Recurrent pericardial effusions have been described in some patients undergoing pericardiocentesis regardless of the presence or absence of image guidance. Hence, pericardial catheter management, rather than the mode of imaging guidance, likely plays a more significant role in reducing recurrence risk. Simple pericardial aspiration is associated with an increased risk of recurrence when compared to extended pericardial catheter drainage-time (27% vs. 14%). Hence, extended pericardial catheter drainage-time should be favored in all patients undergoing pericardiocentesis. In order to facilitate this, the pericardial catheter should remain in place with periodic aspiration and flushing of the catheter until net pericardial drainage decreases to <50mL over a 24 hour period. Ongoing pericardial inflammation due either to inflammatory pericarditis as the initial inciting etiology of pericardial effusion or inflammation resulting from the procedure may also be associated with risk of recurrent effusion. Hence, anti-inflammatory therapy including colchicine and non-steroidal anti-inflammatories should strongly be considered in patients undergoing pericardiocentesis.
Imaging-guided pericardiocentesis should be considered the standard of care in current clinical practice. Both echocardiography and CT provide excellent imaging options to guide the proceduralist during pericardiocentesis. These techniques offer better safety by allowing visualization of adjacent structures, and improved feasibility by allowing utilization of non-subxiphoid access sites, when compared with blind or fluoroscopic guided pericardiocentesis. Given both imaging techniques offer excellent procedural guidance, the choice of echocardiography versus CT-guided pericardiocentesis techniques should first be guided by institutional experience and proceduralist expertise in each technique. For example, at our institution >99% of pericardiocentesis procedures are performed under echocardiographic guidance. Where both techniques are feasible based on institutional expertise, one may consider echocardiography-guided pericardiocentesis first-line due to its availability and portability, with CT-guided pericardiocentesis reserved for those patients with contraindications to an echocardiographically-guided approach.
- Flint N, Siegel RJ. Echo-guided pericardiocentesis: when and how should it be performed? Curr Cardiol Rep 2020;22:71.
- Maggiolini S, Gentile G, Farina A, et al. Safety, efficacy, and complications of pericardiocentesis by real-time echo-monitored procedure. Am J Cardiol 2016;117:1369-74.
- Luis SA, Kane GC, Luis CR, Oh JK, Sinak LJ. Overview of optimal techniques for pericardiocentesis in contemporary practice. Curr Cardiol Rep 2020;22:60.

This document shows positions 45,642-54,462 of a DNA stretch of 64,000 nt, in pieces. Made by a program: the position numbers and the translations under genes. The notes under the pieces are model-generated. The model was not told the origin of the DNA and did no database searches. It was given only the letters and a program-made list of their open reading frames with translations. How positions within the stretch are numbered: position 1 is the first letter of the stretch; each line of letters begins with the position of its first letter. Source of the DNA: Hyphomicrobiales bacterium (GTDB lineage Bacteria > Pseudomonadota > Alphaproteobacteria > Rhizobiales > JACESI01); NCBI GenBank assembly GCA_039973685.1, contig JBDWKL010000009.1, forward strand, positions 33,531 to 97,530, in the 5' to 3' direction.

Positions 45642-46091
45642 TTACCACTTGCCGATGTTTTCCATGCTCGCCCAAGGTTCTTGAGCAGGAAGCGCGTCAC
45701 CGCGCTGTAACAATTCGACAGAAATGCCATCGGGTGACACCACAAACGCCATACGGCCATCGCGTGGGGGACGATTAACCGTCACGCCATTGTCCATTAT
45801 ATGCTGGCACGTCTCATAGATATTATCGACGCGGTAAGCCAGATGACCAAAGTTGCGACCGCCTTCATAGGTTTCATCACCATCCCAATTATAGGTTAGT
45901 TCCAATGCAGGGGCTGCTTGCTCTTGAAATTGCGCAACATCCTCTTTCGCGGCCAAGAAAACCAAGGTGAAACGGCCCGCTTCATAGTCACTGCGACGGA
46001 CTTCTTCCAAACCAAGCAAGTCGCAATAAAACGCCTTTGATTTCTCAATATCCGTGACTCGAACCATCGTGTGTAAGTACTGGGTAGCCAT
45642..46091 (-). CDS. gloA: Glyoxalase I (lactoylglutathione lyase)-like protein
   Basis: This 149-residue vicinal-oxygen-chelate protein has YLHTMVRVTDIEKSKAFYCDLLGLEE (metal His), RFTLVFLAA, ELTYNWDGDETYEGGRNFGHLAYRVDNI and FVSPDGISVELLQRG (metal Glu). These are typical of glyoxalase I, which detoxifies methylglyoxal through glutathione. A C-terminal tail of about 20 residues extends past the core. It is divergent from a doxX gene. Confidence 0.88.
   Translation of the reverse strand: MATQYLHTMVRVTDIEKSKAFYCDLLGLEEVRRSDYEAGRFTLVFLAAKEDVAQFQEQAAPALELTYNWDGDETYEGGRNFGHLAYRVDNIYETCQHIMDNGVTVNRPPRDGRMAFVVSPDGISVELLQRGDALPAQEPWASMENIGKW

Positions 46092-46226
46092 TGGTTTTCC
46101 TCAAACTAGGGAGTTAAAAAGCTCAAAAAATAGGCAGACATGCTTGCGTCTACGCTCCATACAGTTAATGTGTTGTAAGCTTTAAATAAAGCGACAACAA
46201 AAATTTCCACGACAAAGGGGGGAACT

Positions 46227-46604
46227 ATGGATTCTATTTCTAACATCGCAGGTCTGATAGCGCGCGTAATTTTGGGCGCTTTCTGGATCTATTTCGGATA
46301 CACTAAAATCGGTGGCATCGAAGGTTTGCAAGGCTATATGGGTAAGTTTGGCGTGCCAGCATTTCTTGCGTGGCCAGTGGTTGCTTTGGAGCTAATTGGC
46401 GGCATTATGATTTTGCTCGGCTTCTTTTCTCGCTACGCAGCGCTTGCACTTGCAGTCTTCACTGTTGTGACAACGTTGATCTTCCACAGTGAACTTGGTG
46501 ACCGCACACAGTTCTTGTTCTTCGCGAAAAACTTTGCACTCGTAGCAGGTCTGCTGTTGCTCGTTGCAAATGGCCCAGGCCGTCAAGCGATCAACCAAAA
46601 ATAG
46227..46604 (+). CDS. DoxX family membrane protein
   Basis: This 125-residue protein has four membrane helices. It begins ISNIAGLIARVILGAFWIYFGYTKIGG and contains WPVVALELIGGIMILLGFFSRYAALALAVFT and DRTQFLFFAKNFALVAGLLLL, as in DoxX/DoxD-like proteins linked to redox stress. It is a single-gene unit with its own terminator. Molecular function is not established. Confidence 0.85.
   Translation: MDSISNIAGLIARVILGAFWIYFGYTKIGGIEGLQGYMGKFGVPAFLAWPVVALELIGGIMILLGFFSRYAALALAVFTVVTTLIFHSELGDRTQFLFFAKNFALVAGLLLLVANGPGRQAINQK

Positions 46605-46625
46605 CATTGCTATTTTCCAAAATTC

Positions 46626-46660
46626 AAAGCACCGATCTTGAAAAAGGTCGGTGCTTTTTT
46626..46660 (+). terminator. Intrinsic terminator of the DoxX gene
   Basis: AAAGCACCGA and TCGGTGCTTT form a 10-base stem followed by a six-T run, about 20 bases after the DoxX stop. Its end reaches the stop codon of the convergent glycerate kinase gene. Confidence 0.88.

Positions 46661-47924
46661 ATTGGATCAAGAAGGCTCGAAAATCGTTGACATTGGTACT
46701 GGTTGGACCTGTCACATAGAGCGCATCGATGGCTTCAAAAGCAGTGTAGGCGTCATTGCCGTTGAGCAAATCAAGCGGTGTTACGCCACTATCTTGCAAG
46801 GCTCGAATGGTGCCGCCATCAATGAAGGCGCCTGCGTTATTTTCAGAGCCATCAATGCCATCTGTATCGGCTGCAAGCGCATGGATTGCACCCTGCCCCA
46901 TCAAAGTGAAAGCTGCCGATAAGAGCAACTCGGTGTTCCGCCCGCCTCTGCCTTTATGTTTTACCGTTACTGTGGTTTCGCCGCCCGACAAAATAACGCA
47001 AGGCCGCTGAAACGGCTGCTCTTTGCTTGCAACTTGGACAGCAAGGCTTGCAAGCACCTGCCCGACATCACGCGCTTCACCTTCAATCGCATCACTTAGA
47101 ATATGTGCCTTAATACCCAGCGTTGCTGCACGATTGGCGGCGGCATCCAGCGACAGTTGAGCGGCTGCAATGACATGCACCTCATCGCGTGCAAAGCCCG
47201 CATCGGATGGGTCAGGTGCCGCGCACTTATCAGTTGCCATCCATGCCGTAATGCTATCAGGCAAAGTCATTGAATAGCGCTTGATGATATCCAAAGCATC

- Tsang TSM, Enriquez-Sarano M, Freeman WK, et al. Consecutive 1127 therapeutic echocardiographically guided pericardiocenteses: clinical profile, practice patterns, and outcomes spanning 21 years. Mayo Clin Proc 2002;77:429-36.
- Ryu AJ, Kane GC, Pislaru SV, et al. Bleeding complications of ultrasound-guided pericardiocentesis in the presence of coagulopathy or thrombocytopenia. J Am Soc Echocardiogr 2020;33:399-401.
- Fenstad ER, Le RJ, Sinak LJ, et al. Pericardial effusions in pulmonary arterial hypertension: characteristics, prognosis, and role of drainage. Chest 2013;144:1530-8.
- Vilela EM, Ruivo C, Guerreiro CE, et al. Computed tomography-guided pericardiocentesis: a systematic review concerning contemporary evidence and future perspectives. Ther Adv Cardiovasc Dis 2018;12:299-307.
- Neves D, Silva G, Morais G, et al. Computed tomography-guided pericardiocentesis - a single-center experience. Rev Port Cardiol 2016;35:285-90.
- Klein SV, Afridi H, Agarwal D, Coughlin BF, Schielke LH. CT directed diagnostic and therapeutic pericardiocentesis: 8-year experience at a single institution. Emerg Radiol 2005;11:353-63.
- Eichler K, Zangos S, Thalhammer A, et al. CT-guided pericardiocenteses: clinical profile, practice patterns and clinical outcome. Eur J Radiol 2010;75:28-31.
- Palmer SL, Kelly PD, Schenkel FA, Barr ML. CT-guided tube pericardiostomy: a safe and effective technique in the management of postsurgical pericardial effusion. AJR Am J Roentgenol 2009;193:W314-20.
Keywords: Pericardiocentesis, Pericardial Effusion, Cardiac Tamponade, Pneumopericardium, Platelet Count, Pneumothorax, Colchicine, Length of Stay, Dilatation, Outpatients, Inpatients, Feasibility Studies, International Normalized Ratio